Human Herpesvirus 6: Basic Biology and Clinical Associations
The recognition of a new herpesvirus was announced to the world by Salahuddin et al. (1986) from the National Cancer Institute, NIH. These investigators were involved in studies of the mechanisms regulating human hematopoiesis, especially defects leading to malignancy. In these studies, mononuclear cells from patients with various lymphoproliferative disorders were established in culture, and occasionally short-lived, large, refractile cells, containing intranuclear and intracytoplasmic inclusion bodies were observed. Electron microscopic (EM) examination demonstrated herpes-type virus particles in these cultures. Unenveloped icosahedral nucleocapsids developed in the nucleus and enveloped virions were seen in cytoplasmic vesicles, cisternae and at the cell surface (Figure 1). The original six isolates, from four leukemia and lymphoma patients and two lymphadenopathy patients, were similar antigenically, but differed markedly from the other human herpesviruses. Because B-cell surface markers were detected on infected cells, the virus was called human B-lymphotropic virus (HBLV). Infection with the virus seemed rare, as only 4 of 220 serum specimens from normal donors were weakly positive by immunofluorescence antibody (IFA) testing.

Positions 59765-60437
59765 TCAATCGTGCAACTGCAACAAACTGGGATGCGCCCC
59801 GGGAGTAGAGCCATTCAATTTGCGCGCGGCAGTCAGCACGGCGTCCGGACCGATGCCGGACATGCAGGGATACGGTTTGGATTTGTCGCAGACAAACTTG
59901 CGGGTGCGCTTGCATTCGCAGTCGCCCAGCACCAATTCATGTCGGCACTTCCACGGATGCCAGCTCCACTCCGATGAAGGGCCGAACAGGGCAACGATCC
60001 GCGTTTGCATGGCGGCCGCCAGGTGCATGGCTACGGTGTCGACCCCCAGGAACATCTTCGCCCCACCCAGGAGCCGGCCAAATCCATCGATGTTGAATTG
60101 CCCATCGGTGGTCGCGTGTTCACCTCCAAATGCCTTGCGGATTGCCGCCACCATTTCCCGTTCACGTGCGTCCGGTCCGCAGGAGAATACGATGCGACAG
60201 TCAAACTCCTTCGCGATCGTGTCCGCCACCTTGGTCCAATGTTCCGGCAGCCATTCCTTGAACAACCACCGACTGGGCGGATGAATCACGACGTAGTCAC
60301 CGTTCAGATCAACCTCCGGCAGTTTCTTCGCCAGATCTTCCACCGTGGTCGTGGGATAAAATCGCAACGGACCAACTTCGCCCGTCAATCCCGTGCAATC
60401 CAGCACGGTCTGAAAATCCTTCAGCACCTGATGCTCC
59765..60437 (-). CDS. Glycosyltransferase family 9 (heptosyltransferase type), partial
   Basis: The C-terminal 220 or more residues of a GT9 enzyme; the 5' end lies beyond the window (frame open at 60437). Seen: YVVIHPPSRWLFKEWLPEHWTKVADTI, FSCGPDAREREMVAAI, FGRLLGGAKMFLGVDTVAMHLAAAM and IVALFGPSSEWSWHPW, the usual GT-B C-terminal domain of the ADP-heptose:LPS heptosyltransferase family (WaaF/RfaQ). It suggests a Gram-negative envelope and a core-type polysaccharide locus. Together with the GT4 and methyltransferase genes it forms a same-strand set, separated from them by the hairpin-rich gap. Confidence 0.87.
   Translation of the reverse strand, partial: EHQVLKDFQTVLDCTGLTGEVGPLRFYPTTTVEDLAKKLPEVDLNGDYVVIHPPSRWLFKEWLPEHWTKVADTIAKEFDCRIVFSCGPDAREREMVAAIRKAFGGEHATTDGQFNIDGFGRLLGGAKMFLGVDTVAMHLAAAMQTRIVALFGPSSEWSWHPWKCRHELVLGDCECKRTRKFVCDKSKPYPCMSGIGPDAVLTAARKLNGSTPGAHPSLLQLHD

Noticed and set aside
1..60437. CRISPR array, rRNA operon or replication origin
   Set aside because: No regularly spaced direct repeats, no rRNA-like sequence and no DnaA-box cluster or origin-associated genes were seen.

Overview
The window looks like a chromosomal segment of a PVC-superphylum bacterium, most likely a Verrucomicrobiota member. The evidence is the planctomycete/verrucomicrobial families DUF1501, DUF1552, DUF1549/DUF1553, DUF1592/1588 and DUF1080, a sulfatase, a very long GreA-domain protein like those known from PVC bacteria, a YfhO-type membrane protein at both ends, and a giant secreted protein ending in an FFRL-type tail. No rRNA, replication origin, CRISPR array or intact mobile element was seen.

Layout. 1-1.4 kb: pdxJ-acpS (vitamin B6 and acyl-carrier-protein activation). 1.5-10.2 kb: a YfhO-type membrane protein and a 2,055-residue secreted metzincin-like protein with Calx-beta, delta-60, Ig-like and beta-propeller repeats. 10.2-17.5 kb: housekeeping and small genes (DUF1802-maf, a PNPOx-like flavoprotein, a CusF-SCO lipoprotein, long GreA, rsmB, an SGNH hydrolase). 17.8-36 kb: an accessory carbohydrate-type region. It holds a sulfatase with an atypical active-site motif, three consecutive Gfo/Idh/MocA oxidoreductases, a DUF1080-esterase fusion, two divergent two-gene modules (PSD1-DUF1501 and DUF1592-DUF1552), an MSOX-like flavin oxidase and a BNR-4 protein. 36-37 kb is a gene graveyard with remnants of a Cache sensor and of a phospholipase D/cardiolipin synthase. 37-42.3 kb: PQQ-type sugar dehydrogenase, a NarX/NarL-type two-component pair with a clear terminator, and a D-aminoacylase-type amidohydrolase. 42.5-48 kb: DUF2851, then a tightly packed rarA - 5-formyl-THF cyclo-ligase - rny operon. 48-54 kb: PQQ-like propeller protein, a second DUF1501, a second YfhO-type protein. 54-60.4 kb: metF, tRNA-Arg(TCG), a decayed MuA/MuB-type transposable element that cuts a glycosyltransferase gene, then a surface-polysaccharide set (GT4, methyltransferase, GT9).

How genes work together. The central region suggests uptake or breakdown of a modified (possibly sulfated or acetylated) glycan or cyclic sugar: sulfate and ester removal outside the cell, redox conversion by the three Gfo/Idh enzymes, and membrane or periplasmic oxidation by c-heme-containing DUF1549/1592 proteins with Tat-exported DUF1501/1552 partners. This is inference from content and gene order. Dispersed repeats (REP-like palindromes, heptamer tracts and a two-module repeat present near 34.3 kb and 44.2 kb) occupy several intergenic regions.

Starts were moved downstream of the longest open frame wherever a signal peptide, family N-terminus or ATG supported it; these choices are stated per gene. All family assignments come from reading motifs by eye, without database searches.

KeywordsKawasaki Disease Chronic Fatigue Syndrome Human Herpesvirus Virol Method Cord Blood Lymphocyte
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